Shocking, sudden, and surreal, Marc (and Steven’s) death scene is harrowing (no pun intended), fulfilling all the cliches of a final, emotive death at the end of a film; the diminishing of sound, the slow mo fall, the mournful solo rendition of the theme song accompanying him into water, sinking deeply into an array of golden light which slowly fades into a single ray of moonlight.
EXCEPT this adventure still has 2 episodes left, and this is not the end for our heroes…
The final act kicks off with the supposed moon light morphing into a torch light in a low quality Indiana Jones rip-off, as audiences are transported into a Mental Hospital.
Pulled straight from the Lemire and Smallwood comic run, the trippy setting is saturated in attention-to-detail as the camera floats past patients and nurses played by previous actors and an multitude of easter eggs (rubix cubes, gift shop items, egyptian artworks, cupcakes) – the entire set design reminiscing on previous Moon Knight moments.
“It was all a dream” we wonder, as the camera finally finds Marc, druggingly staring at his opaque reflection – and Steven does not stare back. Oscar Isaac is phenomenal throughout this whole sequence, selling the surreal effects of the moment and cementing a subtle blend of confusion, fear and powerlessness for audiences and his characters, all trapped together in an unreal predicament.
May Calamaway pops up as a fellow patient who steals Marc’s winning bingo card, and Ethan Hawke blurs into view as the institute’s lead doctor, walking a fascinating and unclear border between continuing villain or genuinely helpful psychologist.
Unsure whether Marc is an unpredictable patient or trapped mercenary, we still root for him as he escapes down a tilting hallway and stumbles upon a Sarcophagus harboring a trapped and terrified Steven. Finally standing side by side, these fully formed entities rush into a powerful and relief-filled embrace (relief and adoration flowing from audiences too), as Isaac displays his full prowess in the distinct physical depictions of these dual characters.
The music builds, the hallway narrows and in the final seconds of this incredible, intense and surreal experience, the hospital doors open to reveal… a hippo (specifically Taweret the Goddess of Fertility). The operatic reactions of these three beings (all filmed separately) crescendos with a “hi”, an aggressive fight stance and a fleeing squeal, as we cut to black on a fantastic, disorientating and mind bending cliff hanger.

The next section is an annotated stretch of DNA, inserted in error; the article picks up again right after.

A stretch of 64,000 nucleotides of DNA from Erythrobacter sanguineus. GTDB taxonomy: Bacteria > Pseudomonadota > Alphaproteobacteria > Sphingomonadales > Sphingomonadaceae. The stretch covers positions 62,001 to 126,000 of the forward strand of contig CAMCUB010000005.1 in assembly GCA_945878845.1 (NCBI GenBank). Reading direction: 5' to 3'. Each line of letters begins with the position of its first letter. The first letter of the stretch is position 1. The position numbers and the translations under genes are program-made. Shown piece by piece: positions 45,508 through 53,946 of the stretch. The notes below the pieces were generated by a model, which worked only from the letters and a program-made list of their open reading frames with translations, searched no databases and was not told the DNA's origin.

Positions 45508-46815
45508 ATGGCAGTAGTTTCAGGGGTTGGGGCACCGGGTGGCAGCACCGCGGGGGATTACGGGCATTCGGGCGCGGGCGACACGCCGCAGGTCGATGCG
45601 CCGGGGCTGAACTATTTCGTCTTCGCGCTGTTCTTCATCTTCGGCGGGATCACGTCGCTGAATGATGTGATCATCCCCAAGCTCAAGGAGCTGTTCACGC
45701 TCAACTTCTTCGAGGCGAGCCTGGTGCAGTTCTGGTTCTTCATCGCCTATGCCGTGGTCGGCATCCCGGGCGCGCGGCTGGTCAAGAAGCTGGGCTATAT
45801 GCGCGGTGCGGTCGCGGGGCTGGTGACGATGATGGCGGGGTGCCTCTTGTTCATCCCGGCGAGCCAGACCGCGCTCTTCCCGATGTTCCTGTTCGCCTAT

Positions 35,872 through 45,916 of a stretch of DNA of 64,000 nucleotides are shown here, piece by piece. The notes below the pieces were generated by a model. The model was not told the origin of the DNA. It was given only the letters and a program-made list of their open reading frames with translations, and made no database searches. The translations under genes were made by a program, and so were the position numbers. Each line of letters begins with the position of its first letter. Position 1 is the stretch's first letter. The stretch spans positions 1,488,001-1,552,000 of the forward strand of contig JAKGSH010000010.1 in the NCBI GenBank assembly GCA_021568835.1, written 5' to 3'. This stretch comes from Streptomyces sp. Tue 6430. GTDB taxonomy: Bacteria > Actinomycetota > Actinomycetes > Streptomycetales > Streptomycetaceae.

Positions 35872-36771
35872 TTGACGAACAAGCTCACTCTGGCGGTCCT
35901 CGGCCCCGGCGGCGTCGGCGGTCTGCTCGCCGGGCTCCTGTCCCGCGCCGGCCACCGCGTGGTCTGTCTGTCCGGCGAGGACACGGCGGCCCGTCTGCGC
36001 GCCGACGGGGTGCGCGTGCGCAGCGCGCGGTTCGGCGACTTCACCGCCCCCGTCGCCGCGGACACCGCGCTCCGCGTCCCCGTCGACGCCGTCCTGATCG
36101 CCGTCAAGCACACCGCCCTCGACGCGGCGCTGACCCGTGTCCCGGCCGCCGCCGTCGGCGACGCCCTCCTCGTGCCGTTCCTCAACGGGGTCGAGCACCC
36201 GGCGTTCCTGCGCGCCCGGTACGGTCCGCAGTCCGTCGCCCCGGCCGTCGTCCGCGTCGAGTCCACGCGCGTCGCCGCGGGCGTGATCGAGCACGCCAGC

Episode 4 balances a fine line between cheesy tomb raider cliches and interesting character driven actions which, when paired with an unsettling eleventh hour game changer, works well as an intriguing beginning to this show’s final arc.
Furthering a pattern of internet breaking Episode 4 reveals throughout MCU Disney+ projects, the Moon Knight series blends the weird charm of ‘Loki’, the relatable humor of ‘Hawkeye’, the action prowess of ‘Falcon and the Winter Soldier’ and the reality bending of ‘Wandavision’, to fit elegantly into this weird and chaotic world of Marvel’s Phase Four.
Throwing us right back into an unreliable narrator, ‘The Tomb’ takes full advantage of the ‘it was all a dream’ trope, creating branches of possibilities and theories for the internet to wade through – were the previous adventures imagined by a sedated Marc? Was the hospital a death fueled dream? Is the whole show a metaphorical journey through the afterlife?
Only next week’s episode can tell (and I cannot wait!)
Fav Moment: All our heroes get some great character moments this week – however amidst Steven’s sweet unknowing jokes, Marc’s snark and Layla’s deep self-assured emotions is the most simplistic and well timed word of the show.
Somehow a simple “Hi” delivered by a hippo in the final seconds of this mind flip of an episode had me reeling with unexpected, confused, unsettled and utterly surprised laughter (Maybe I was in shock). It was the perfect way to close off the mania of this week’s adventure…